Recently, the hacking group TheDarkOverlord has been targeting K12 schools; gaining access to networks, stealing data and attempting to extort money. In response to the hacking and extortion threats, the U.S. Department of Education has issued an advisory to K12 schools and has provided advice to help educational institutions mitigate risk and protect their networks from attack.
The attacks on schools by TheDarkOverlord in recent weeks have seen the threats escalate. Previous attacks have seen organizations threatened with the publication of sensitive data. The latest attacks have included more serious threats, not just against the hacked entity, but also threats to parents of students whose data has been stolen. Some parents have also received threats of violence against their children as have schools.
While some healthcare organizations – and law enforcement agencies – have said the threats of violence and attacks on the schools are not credible, the hacking and extortion threats are of great concern. Threats of violence aside, the publication of sensitive information can be highly damaging for schools and their students.
Once a school has been attacked and data has been stolen, schools have two options: Ignore the threats and report the incidents to law enforcement and deal with the consequences, or pay the ransom demand. Law enforcement strongly advises against the latter.
What schools must do is take steps to prevent attacks from occurring, which means addressing the vulnerabilities that are being exploited. It is not possible to reduce risk to zero, but it is possible to make it much harder for access to school networks and data to be gained.
In the U.S. Department of Education advisory, Kathleen Styles confirmed what law enforcement agencies have been saying, that so far, any threats of violence have not been credible and no physical attacks on schools have taken place. However, she did explain the importance of taking proactive steps to improve cybersecurity defenses to mitigate the risk of these hacking and extortion threats.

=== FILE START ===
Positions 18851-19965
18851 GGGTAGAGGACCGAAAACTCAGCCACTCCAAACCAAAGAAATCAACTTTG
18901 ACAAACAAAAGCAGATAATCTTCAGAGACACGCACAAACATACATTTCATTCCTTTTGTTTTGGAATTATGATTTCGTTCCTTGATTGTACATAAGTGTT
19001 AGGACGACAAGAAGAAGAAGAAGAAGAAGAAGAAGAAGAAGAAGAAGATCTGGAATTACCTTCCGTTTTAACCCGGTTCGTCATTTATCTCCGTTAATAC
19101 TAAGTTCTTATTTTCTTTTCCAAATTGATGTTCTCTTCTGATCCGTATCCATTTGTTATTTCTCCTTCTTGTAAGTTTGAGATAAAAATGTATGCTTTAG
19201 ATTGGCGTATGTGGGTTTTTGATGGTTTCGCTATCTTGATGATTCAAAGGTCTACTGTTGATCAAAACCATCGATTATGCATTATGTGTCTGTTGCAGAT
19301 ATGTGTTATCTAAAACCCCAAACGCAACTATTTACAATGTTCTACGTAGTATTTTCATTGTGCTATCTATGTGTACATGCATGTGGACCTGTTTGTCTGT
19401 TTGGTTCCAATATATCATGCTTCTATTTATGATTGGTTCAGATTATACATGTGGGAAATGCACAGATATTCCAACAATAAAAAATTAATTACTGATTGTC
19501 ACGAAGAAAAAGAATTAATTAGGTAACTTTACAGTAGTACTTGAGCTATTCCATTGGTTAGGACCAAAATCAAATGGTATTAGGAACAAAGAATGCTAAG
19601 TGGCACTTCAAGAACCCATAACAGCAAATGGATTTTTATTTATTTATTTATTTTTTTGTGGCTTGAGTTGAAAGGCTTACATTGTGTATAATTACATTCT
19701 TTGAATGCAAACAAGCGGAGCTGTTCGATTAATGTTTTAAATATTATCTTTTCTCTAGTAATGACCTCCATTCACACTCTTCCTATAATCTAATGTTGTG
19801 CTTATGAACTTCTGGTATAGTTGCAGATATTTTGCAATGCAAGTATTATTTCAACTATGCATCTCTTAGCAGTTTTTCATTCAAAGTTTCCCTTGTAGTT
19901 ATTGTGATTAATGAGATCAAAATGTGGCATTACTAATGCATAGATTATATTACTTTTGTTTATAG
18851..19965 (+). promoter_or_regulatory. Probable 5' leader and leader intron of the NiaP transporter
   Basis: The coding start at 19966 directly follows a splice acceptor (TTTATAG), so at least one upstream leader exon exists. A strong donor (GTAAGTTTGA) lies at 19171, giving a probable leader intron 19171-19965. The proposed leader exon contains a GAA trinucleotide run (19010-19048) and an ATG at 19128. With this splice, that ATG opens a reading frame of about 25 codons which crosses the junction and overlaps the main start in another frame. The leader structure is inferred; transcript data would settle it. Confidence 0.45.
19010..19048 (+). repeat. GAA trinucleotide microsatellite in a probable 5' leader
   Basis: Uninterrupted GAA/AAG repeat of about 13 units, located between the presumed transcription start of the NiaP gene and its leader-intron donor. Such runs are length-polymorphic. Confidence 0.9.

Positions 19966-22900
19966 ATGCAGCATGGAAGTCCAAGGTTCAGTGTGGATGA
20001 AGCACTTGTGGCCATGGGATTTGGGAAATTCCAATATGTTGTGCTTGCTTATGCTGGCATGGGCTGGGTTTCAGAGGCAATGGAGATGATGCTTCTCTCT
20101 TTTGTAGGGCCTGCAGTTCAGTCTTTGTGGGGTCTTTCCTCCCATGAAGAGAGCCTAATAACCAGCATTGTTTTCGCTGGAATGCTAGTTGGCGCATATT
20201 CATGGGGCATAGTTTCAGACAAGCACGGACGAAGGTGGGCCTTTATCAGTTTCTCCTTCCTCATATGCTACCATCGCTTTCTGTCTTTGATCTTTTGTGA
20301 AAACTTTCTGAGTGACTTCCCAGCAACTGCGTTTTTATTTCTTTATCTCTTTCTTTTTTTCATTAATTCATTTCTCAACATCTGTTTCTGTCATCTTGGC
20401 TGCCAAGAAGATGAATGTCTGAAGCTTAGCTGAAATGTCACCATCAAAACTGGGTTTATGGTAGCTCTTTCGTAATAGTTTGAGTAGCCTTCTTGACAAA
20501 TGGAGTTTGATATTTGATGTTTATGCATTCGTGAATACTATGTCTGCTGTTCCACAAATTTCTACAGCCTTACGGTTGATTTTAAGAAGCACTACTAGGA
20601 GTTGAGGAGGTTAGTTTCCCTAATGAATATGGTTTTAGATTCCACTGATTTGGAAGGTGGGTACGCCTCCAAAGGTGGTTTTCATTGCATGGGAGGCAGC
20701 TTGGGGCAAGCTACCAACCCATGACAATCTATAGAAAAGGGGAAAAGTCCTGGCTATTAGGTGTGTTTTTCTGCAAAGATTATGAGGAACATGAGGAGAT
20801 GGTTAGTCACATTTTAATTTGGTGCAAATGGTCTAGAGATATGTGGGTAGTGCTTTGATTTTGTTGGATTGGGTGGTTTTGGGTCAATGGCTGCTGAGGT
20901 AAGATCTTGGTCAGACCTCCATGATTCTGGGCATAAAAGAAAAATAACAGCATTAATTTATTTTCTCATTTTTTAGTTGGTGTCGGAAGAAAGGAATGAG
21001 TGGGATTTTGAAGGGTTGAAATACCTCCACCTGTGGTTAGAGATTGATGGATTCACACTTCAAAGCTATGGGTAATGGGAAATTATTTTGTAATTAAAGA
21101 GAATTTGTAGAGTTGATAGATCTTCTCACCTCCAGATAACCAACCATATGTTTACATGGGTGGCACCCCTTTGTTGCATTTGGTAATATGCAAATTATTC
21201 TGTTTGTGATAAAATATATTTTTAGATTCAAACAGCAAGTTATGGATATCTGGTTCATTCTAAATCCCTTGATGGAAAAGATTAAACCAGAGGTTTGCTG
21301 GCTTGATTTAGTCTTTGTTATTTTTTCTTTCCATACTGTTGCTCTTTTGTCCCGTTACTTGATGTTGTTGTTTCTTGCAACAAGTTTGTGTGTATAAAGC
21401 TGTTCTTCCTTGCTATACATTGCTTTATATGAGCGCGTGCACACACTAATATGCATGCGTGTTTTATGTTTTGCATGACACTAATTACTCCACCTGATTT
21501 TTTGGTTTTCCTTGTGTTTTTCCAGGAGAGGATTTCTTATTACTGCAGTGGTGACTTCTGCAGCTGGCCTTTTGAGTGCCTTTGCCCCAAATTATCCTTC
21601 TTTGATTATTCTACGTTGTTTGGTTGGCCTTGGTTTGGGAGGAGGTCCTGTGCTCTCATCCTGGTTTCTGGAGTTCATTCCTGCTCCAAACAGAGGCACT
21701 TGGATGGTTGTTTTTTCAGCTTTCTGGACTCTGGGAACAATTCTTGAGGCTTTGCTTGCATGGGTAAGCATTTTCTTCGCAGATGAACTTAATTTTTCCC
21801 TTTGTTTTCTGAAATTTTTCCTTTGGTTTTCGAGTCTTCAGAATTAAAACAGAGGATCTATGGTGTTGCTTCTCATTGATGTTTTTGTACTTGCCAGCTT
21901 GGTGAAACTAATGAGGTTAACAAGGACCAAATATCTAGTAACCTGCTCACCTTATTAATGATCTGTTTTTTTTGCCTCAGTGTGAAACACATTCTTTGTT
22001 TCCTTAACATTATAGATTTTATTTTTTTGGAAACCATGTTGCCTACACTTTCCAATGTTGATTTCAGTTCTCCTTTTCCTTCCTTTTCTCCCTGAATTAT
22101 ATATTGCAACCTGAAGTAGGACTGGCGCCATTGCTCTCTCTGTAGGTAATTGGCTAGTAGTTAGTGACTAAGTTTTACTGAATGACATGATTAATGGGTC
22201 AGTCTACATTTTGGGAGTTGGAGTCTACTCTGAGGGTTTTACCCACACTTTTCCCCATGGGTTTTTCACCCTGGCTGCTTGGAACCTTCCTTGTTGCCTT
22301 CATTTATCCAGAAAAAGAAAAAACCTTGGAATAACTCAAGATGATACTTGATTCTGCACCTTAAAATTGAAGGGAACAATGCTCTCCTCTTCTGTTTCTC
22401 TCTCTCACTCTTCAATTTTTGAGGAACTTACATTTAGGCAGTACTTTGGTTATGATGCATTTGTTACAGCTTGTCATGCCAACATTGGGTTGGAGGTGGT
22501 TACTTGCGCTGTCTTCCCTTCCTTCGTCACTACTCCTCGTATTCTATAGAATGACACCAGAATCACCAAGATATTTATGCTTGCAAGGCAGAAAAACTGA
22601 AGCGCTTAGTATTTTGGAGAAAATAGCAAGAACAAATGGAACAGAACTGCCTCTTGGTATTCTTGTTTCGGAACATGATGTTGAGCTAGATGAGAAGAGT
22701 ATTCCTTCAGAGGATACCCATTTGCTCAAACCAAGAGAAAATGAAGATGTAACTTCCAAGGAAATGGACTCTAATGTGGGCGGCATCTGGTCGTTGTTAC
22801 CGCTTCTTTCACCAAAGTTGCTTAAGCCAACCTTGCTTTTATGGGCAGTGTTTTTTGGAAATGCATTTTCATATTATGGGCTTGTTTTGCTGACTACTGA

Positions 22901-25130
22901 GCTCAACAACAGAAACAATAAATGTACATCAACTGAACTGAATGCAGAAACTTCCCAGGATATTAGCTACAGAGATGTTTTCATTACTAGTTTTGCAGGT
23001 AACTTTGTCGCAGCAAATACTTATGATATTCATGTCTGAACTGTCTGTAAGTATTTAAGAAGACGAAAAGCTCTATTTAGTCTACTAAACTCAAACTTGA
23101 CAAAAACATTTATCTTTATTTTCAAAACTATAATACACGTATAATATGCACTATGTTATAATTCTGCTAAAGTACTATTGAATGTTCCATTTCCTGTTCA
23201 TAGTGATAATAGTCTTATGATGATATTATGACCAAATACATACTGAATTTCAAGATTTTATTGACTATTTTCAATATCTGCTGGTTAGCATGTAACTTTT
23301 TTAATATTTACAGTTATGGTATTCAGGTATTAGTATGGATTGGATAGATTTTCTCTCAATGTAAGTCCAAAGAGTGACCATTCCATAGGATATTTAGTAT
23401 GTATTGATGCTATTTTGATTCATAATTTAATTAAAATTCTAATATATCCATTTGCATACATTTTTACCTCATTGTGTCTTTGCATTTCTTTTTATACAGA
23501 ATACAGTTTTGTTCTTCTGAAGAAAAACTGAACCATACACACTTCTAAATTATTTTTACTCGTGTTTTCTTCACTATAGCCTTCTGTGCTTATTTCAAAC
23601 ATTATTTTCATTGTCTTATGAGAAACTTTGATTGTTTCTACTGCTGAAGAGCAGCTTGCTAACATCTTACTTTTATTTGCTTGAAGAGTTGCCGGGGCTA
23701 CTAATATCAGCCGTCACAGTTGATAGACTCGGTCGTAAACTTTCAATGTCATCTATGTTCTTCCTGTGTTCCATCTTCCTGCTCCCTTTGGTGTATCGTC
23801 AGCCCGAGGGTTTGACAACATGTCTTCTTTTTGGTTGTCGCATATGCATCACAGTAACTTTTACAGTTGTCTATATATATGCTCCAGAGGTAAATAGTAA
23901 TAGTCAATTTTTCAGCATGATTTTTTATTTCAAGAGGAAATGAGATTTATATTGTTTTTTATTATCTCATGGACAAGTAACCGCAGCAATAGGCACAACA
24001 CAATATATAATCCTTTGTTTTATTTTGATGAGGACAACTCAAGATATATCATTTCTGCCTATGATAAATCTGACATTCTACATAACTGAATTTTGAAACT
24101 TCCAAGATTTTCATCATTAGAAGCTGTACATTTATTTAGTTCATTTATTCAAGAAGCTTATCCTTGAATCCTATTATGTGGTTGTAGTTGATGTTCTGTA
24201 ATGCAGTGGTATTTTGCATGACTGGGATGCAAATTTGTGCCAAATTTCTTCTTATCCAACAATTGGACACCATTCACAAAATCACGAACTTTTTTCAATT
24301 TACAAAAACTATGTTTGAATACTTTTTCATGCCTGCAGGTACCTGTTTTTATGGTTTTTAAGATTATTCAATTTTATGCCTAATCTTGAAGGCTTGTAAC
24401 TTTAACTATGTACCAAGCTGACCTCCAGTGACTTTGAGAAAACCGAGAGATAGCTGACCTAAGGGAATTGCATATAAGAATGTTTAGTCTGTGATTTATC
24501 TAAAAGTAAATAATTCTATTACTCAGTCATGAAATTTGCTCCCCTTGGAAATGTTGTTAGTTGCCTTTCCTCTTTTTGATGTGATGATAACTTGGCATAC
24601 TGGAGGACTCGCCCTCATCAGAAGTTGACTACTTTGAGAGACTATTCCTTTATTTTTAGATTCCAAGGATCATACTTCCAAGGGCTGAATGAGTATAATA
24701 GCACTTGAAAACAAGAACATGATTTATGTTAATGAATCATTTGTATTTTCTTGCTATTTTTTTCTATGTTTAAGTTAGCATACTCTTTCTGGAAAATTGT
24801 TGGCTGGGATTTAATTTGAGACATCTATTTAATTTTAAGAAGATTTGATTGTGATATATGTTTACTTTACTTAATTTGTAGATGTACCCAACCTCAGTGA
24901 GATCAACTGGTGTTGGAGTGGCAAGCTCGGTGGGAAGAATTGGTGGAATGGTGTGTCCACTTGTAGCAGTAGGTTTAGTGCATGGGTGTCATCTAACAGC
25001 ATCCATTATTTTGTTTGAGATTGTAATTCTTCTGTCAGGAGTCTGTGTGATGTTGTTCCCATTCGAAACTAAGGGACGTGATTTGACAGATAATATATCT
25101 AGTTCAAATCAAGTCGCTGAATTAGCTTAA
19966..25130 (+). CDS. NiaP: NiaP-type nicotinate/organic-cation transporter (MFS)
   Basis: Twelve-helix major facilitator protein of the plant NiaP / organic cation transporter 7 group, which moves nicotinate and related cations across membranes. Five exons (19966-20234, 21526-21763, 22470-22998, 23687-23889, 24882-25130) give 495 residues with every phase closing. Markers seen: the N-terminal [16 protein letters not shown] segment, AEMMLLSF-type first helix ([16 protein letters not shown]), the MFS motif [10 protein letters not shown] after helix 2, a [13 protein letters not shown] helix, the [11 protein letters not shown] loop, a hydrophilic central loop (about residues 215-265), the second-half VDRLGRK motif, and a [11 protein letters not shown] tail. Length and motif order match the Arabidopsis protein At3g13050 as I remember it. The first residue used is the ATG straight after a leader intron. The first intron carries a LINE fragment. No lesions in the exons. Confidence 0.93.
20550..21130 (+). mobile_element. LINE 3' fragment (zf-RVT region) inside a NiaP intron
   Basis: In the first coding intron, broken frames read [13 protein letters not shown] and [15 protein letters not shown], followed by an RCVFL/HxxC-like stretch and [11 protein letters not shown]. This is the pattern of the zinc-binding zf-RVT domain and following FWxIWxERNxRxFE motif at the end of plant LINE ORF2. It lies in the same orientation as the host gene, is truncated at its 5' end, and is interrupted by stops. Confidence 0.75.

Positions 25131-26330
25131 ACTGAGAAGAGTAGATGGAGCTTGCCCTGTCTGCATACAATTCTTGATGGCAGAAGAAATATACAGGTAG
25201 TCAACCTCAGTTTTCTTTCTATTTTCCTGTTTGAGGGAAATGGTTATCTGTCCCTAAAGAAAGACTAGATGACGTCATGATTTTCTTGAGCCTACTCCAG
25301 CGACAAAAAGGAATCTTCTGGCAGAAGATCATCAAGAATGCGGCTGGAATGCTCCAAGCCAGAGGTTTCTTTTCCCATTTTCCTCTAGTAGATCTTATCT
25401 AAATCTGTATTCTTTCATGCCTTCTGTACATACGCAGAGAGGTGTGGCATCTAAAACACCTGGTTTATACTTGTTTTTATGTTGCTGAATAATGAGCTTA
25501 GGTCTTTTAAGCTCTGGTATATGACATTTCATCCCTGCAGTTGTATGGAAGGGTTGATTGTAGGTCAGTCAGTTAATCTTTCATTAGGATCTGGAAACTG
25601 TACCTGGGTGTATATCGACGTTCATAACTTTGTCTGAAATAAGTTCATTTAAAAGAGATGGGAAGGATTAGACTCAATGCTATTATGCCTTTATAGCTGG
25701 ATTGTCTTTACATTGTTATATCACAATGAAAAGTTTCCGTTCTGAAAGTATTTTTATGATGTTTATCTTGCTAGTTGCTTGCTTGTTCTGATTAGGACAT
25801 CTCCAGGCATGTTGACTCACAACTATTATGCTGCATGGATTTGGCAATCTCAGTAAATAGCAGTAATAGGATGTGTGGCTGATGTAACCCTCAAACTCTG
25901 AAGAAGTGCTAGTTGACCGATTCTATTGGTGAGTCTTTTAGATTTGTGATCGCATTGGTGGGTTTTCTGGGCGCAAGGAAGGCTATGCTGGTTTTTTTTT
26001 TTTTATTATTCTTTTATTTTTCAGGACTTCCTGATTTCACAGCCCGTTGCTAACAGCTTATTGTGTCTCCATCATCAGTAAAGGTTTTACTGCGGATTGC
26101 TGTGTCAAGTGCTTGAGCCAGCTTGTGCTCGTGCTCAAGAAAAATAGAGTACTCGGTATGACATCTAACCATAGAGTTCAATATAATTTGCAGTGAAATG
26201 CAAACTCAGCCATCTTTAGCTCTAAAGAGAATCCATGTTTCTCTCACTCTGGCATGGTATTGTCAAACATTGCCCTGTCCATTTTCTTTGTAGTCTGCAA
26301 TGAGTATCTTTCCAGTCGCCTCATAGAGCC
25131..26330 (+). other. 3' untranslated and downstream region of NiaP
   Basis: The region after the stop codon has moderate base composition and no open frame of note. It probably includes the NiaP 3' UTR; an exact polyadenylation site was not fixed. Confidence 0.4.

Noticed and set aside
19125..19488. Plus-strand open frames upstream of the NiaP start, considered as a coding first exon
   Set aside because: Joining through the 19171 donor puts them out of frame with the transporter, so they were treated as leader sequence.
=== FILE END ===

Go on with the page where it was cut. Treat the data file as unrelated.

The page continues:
So far, confirmed attacks have taken place in three states, and each of those attacks have occurred as a result of schools having weak security. Access to data has been gained by exploiting unaddressed known vulnerabilities in software, through phishing attacks on staff and via malicious software.
The U.S. Department of Education has advised all K12 schools to take the following precautions. The same precautions should be taken by all educational institutions, including higher education establishments.
- Conduct security audits (risk assessments) to identify vulnerabilities that could potentially be exploited, and address any vulnerabilities that are discovered – such as making sure patches are applied and vulnerable systems are secured.
- Make sure audit logs are created and regularly checked to identify any suspicious activity. Prompt detection of an attack can limit the harm caused.
- Tran staff and students on data security best practices.
- Conduct phishing awareness exercises and advise staff and students of the risk of social engineering attacks. Show them how to identify and report a phishing email.
- Conduct a review to make sure all systems containing sensitive data cannot be accessed from outside the organization.
If attacked, it is essential that law enforcement is notified immediately. The Department of Education should also be contacted so it can disseminate the indicators of compromise to prevent other schools and school districts from being attacked.